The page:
Summary judgment must be granted "if the pleadings, depositions, answers to interrogatories, and admissions on file, together with the affidavits . . . show that there is no genuine issue as to any material fact and that the moving party is entitled to judgment as a matter of law." Fed. R. Civ. P. 56(c). A "genuine issue of material fact" exists if the evidence is such that a reasonable factfinder could find in favor of the non-moving party. Holtz v. Rockefeller & Co., 258 F.3d 62, 69 (2d Cir. 2001). The moving party bears the burden of establishing the absence of any genuine issue of material fact. Anderson v. Liberty Lobby, Inc., 477 U.S. 242, 256 (1986).
In deciding a summary judgment motion, the court must "resolve all ambiguities and draw all reasonable references in the light most favorable to the party opposing the motion." Cifarelli v. Babylon, 93 F.3d 47, 51 (2d Cir. 1996). At this stage, the court is not to make any credibility assessments or weigh the evidence. Weyant v. Okst, 101 F.3d 845, 854 (2d Cir. 1996). The nonmoving party, however, "must do more than simply show that there is some metaphysical doubt as to the material facts," Matsushita Elec. Indus. Co., Ltd., v. Zenith Radio Corp., 475 U.S. 574, 586 (1986), and must make a "showing sufficient to establish the existence of [every] element essential to that party's case, and on which that party will bear the burden of proof at trial." Celotex Corp. v. Catrett, 477 U.S. 317, 322 (1986).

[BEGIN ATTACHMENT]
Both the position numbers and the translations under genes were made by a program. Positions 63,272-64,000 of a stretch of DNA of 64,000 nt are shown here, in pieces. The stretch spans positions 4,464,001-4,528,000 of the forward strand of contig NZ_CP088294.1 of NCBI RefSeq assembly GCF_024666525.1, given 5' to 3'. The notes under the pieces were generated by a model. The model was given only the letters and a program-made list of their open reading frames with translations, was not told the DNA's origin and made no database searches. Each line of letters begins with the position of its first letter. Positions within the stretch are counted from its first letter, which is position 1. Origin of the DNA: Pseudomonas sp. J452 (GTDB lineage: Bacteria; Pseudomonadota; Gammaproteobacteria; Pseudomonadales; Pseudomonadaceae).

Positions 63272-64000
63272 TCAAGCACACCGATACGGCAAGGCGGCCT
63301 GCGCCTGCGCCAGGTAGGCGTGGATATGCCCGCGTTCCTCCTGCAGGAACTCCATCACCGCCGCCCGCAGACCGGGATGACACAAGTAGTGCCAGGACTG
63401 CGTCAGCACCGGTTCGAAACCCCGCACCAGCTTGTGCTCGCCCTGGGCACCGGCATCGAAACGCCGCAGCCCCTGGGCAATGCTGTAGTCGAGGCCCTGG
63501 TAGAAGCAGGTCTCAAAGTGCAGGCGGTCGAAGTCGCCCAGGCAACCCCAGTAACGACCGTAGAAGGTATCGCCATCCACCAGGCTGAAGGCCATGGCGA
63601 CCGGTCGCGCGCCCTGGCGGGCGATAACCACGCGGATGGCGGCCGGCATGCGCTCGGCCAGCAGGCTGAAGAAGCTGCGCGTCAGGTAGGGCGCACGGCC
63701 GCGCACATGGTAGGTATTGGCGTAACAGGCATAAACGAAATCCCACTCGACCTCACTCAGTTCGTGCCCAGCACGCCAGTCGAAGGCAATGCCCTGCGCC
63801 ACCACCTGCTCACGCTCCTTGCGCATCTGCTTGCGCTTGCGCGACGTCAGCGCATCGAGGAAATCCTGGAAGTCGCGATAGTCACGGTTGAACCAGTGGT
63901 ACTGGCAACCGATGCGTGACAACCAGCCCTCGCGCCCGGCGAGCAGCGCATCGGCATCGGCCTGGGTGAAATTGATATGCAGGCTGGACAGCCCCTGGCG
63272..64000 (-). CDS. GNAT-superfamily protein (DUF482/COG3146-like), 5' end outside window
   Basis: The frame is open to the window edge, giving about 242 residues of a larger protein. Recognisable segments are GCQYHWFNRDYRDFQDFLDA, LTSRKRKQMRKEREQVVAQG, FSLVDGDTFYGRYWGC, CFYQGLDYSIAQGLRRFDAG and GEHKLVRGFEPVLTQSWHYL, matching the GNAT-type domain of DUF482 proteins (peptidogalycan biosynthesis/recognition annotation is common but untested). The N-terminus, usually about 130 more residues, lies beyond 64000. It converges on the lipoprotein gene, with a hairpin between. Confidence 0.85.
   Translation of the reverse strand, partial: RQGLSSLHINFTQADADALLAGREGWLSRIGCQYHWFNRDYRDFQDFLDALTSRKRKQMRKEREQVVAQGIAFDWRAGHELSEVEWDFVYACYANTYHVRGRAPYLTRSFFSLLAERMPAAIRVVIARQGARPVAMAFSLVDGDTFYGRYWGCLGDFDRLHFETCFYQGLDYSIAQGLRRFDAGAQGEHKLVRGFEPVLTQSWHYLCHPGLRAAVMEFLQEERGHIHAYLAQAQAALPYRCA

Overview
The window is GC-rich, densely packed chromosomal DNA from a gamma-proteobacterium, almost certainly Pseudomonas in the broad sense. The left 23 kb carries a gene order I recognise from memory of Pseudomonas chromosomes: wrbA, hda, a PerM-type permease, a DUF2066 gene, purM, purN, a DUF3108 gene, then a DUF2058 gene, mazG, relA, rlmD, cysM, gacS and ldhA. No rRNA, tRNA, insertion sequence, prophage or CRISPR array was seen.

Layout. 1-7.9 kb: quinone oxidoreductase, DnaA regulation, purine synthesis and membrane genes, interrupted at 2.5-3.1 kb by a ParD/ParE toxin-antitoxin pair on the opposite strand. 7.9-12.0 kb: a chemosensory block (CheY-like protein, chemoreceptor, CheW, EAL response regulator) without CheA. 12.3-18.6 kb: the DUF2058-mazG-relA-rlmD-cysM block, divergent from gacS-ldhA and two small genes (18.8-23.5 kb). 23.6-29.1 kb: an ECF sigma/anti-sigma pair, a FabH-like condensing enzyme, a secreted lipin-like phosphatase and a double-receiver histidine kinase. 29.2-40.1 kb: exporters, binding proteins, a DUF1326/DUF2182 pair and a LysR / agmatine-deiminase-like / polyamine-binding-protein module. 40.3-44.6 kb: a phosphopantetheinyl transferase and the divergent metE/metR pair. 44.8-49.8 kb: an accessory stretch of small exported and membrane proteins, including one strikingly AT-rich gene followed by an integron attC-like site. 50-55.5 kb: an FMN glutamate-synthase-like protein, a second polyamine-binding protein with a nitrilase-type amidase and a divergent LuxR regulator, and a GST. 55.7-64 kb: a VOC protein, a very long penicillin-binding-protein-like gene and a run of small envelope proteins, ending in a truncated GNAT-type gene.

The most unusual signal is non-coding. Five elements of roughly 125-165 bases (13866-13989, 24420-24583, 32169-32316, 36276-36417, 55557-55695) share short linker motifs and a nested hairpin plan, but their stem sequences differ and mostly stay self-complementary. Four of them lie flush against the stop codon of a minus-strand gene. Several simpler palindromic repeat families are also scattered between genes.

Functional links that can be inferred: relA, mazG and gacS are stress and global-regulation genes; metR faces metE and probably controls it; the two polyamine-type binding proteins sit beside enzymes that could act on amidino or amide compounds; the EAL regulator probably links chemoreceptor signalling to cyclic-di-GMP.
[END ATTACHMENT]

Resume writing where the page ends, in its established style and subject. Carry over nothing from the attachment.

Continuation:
Plaintiff claims to have been unlawfully terminated under the ADA (Compl. ¶¶ 69-73), which provides that "[n]o covered entity shall discriminate against a qualified individual with a disability because of the disability of such individual in regard to job application procedures, the hiring, advancement, or discharge of employees." 42 U.S.C. § 12112(a). Defendant contends that plaintiff has failed to produce evidence sufficient to establish a prima facie case for relief.
ADA employment discrimination claims are subject to the familiar burden-shifting analysis established in McDonnell Douglas Corp. v. Green, 411 U.S. 792 (1973), under which "[a] plaintiff must establish a prima facie case; the employer must offer through the introduction of admissible evidence a legitimate non-discriminatory reason for the discharge; and the plaintiff must then produce evidence and carry the burden of persuasion that the proffered reason is a pretext." Sista v. CDC Ixis North America, Inc., 445 F.3d 161, 169 (2d Cir. 2006). To establish a prima facie case for relief, plaintiff must show that
(1) his employer is subject to the ADA; (2) he was disabled within the meaning of the ADA; (3) he was otherwise qualified to perform the essential functions of his job, with or without reasonable accommodation; and (4) he ...